The term “custody” is often used as a general term regarding the amount of time that a child will spend with each parent or guardian, as well as the degree of legal power each parent or guardian has over decisions relating to the child’s life, such as medical treatments, religious and educational preferences, and more. However, Wisconsin separates these decisions into two areas, “custody” and “placement.” Custody refers specifically to the legal right that a parent has in decisions regarding the care and upbringing of the child. Custody can be either shared or sole, depending on the court's decision.

 

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Placement

Placement refers to the arrangement between parents or guardians regarding how the child’s time is shared between the two parties. The child’s welfare is the primary consideration when the judge makes the final decision. Placement can be designated as primary, shared, or split. Primary placement is granted to the parent or guardian that the child spends the most time with. Shared placement refers to each parent dividing the amount of time the child spends with them. Split placement is a third option when multiple children are involved. Each child receives his or her own specific schedule.

 

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Child Support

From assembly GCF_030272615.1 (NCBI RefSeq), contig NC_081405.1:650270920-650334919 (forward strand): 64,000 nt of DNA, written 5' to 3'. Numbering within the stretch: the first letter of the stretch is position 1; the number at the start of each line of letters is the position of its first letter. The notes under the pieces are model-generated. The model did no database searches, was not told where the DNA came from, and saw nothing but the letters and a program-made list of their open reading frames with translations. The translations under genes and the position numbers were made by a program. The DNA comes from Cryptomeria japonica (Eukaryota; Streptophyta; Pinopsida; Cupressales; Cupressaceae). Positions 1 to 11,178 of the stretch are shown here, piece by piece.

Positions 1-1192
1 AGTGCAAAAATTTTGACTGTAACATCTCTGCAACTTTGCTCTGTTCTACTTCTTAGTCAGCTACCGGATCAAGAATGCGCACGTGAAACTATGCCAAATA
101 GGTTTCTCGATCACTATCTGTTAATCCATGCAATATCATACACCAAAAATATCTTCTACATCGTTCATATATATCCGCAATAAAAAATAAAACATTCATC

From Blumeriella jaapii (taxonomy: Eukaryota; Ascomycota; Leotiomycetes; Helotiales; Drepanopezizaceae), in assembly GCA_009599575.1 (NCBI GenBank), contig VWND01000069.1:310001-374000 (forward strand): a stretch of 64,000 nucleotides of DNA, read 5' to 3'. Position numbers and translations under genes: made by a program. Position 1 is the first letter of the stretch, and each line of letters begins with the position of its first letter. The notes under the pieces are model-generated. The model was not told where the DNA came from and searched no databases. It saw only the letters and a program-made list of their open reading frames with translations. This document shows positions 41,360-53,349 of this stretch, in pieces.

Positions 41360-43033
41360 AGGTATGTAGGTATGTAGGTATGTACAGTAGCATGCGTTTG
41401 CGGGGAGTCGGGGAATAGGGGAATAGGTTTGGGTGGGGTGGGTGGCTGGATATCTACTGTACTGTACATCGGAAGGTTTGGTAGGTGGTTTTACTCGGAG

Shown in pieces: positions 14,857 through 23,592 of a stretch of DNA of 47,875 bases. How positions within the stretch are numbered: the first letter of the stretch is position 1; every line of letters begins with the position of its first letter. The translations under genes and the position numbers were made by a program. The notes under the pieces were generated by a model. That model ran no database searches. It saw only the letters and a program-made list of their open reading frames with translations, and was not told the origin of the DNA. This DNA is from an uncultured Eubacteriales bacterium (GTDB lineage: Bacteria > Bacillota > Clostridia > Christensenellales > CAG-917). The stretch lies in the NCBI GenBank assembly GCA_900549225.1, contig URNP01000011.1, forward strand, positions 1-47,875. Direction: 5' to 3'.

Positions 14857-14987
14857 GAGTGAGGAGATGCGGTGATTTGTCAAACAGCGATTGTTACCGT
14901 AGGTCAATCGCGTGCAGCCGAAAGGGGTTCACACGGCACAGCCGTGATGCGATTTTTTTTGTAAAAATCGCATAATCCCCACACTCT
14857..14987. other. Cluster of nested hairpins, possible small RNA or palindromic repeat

In order to ensure that the child support payments are fair, the judge will explore all of the relevant details, such as the income and financial stability of each parent, as well as which parent will have the majority of the financial responsibility for the children.

Child support payments may be required until the child turns 18, or there may be other circumstances that extend the payments beyond their 18th birthday depending on the child's needs. Parents can also request for their child support agreement to be reevaluated in court. To see an estimate of your monthly child support payments, use our Wisconsin child support calculator.

 

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Alimony

Alimony is often confused for child support, and while each involves a payment going from one spouse to the other, the similarities end there. Alimony is a payment that is made from the most-financially stable spouse to the dependent spouse for a set period of time. These payments are intended to give the dependent spouse an opportunity to adjust to their life without the ability to rely on their spouse’s income.

Alimony payments are determined by the current financial circumstances of each spouse. The agreement can always be renegotiated if one of the parents goes through a major income change. In particular, if the recipient of the alimony remarries, they may lose the spousal support payments. The terms of the agreement are clearly outlined by the lawyers or judge.

 

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Father's Rights

In situations involving unwed parents, the father may find that they have very few legal rights over their child. In these cases, it is especially important for the unwed father to partner with a family lawyer who can help him navigate his situation.

In addition to issues strictly pertaining to legal rights over a child, father’s rights also include issues like paternity tests, contesting adoptions or custody-related decisions, visitation, or instances where the father would like to terminate their rights. No matter the problem, if you need legal help as a father, we're here to help.

 

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Wisconsin Family Law & Divorce Attorneys: